Of the 9772 drivers studied, 681 were positive for cannabis (7.0%) and 2096 for alcohol (21.4%), including 285 for both (2.9%). The other three families of drugs were, proportionally, more often associated with cannabis than with alcohol (). Men, more often involved in crashes than women, were also more often positive for both cannabis and alcohol, as were the youngest drivers, and users of mopeds and motorcycles. Positive detection was more commonly associated with nighttime crashes.
Characteristics for all drivers, and for those tested positive for cannabis and for alcohol. Values are numbers (percentages) of drivers
Agreement between the two responsibility evaluation methods was seen to be satisfactory (Κ test 0.71). shows the estimated odds ratios of responsibility, according to the Robertson and Drummer method, associated with drugs and alcohol. Cannabis was significantly related to responsibility of the driver. Using expert evaluation did not modify this non-adjusted odds ratio (2.87, 95% confidence interval 2.07 to 3.97).
Drivers' responsibility associated with drugs and alcohol. Values are numbers (percentages) of drivers unless otherwise indicated
Amphetamines, cocaine, and alcohol were also significantly related to responsibility, although opiates were not. We highlighted a significant dose effect for cannabis (and for alcohol), adjusted or not for alcohol (respectively for cannabis), shown in (test for trend for non-null concentrations or Δ9tetrahydrocannabinol P < 0.01; for non-null blood alcohol concentration P < 0.001). These dose effects were taken into account in the rest of the analysis.
Odds ratios of driver responsibility associated with blood concentration of Δ9 tetrahydrocannabinol and alcohol
Case drivers and control drivers also differ according to sex (P < 0.05), age (P < 0.001), vehicle type (P < 0.001), and time of crash (P < 0.001). We performed multivariate analysis to adjust the relation between responsibility and blood concentration of Δ9tetrahydrocannabinol for these cofactors, added to blood alcohol concentration, amphetamines, and cocaine. In addition to blood concentrations of Δ9tetrahydrocannabinol (P < 0.001) and alcohol (P < 0.001), shown in , the final model included driver's age (P < 0.001), type of vehicle (P < 0.001), and time of crash (P < 0.001). It excluded amphetamines (P = 0.20), cocaine (P = 0.07), and driver's sex (P = 0.08). shows adjusted odds ratios associated with these cofactors, included or not in the final model. No interaction reached significance, particularly that between blood concentrations of Δ9tetrahydrocannabinol and alcohol (P = 0.99): we estimated the adjusted joint effect corresponding to blood concentrations of both Δ9tetrahydrocannabinol and alcohol present at any dose to be 14.0 (8.00 to 24.7), very close to the value obtained from the product of the adjusted individual effects (1.78×8.51 = 15.1).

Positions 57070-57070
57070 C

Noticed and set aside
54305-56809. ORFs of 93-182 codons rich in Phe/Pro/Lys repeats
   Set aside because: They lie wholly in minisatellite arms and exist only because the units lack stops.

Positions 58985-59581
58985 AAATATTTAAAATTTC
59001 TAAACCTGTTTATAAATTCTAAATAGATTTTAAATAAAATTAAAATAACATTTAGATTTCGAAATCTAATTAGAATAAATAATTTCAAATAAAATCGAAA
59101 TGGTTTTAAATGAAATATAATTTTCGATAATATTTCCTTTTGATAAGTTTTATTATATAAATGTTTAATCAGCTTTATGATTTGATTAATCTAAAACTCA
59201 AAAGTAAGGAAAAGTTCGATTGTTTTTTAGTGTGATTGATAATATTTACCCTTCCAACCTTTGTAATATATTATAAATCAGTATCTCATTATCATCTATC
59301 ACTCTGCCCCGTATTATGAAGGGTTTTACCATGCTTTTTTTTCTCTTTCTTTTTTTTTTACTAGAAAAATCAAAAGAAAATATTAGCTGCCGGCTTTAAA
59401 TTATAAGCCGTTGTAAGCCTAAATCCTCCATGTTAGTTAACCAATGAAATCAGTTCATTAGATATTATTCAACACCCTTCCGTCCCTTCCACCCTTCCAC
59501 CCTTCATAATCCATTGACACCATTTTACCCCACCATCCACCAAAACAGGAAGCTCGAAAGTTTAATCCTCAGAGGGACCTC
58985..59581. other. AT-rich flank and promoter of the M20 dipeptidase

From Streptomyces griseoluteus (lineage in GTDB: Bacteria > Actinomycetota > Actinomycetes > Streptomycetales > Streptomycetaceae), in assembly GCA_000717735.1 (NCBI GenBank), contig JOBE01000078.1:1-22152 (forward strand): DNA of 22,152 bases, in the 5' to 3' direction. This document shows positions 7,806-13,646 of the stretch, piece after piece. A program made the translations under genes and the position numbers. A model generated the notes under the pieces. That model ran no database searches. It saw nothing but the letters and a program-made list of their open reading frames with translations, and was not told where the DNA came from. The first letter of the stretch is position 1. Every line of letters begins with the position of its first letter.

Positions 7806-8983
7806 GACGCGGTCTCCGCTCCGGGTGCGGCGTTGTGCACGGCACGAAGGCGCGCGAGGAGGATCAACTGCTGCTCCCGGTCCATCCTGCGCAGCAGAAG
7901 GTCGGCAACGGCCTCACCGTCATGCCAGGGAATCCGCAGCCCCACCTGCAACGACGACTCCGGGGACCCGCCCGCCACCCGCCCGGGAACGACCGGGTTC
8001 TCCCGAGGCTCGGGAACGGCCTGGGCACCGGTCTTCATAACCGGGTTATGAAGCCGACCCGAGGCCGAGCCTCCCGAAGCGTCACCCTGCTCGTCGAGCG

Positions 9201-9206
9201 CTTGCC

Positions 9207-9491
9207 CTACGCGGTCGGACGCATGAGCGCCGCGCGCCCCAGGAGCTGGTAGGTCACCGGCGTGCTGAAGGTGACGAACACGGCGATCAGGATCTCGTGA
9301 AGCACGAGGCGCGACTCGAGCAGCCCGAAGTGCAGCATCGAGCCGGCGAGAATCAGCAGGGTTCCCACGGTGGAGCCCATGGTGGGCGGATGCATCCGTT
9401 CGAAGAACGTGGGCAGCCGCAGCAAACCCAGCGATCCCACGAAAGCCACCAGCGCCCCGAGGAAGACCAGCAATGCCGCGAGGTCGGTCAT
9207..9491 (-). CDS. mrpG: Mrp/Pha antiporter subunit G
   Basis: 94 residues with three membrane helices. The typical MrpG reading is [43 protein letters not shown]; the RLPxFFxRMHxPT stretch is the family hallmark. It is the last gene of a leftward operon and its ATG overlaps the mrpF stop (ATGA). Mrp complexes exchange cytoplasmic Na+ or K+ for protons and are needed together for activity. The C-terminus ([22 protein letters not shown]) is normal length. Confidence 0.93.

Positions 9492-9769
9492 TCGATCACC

Table 4 Adjusted odds ratios of driver responsibility associated with the cofactors of blood concentrations of Δ9tetrahydrocannabinol and alcohol, either included in the final model (age, vehicle type, crash time) or not (amphetamines, cocaine, sex). (more ...)
Comparing our controls with drivers not at fault involved in a slight injury crash allowed us to identify their distinguishing characteristics: driver's sex and age; type of vehicle; and place, time, and type of crash. The prevalence of cannabis in our controls was 2.8%, compared with 2.9% when standardised for these variables; both these prevalences were 2.7% for alcohol.
Similarly, comparing our cases with the other drivers responsible for a fatal crash enabled us to estimate the prevalence of cannabis and alcohol for the other drivers: for cannabis, the standardised prevalence was 8.5% compared with 8.8% for the cases, and for alcohol, it was 29.3% compared with 29.8%.
The adjusted fraction of fatal crashes attributable to cannabis (present at any dose) was 2.5% (4.3% when adjusted only for alcohol). The adjusted fraction for alcohol was 29% and 31% when adjusted only for cannabis. When considering only blood alcohol concentration over 0.5 g/l, it was 25% and 27% respectively ().
Adjusted fractions of attributable risks of fatal crashes associated with blood concentrations of Δ9 tetrahydrocannabinol and alcohol. Values are percentages (95% confidence intervals)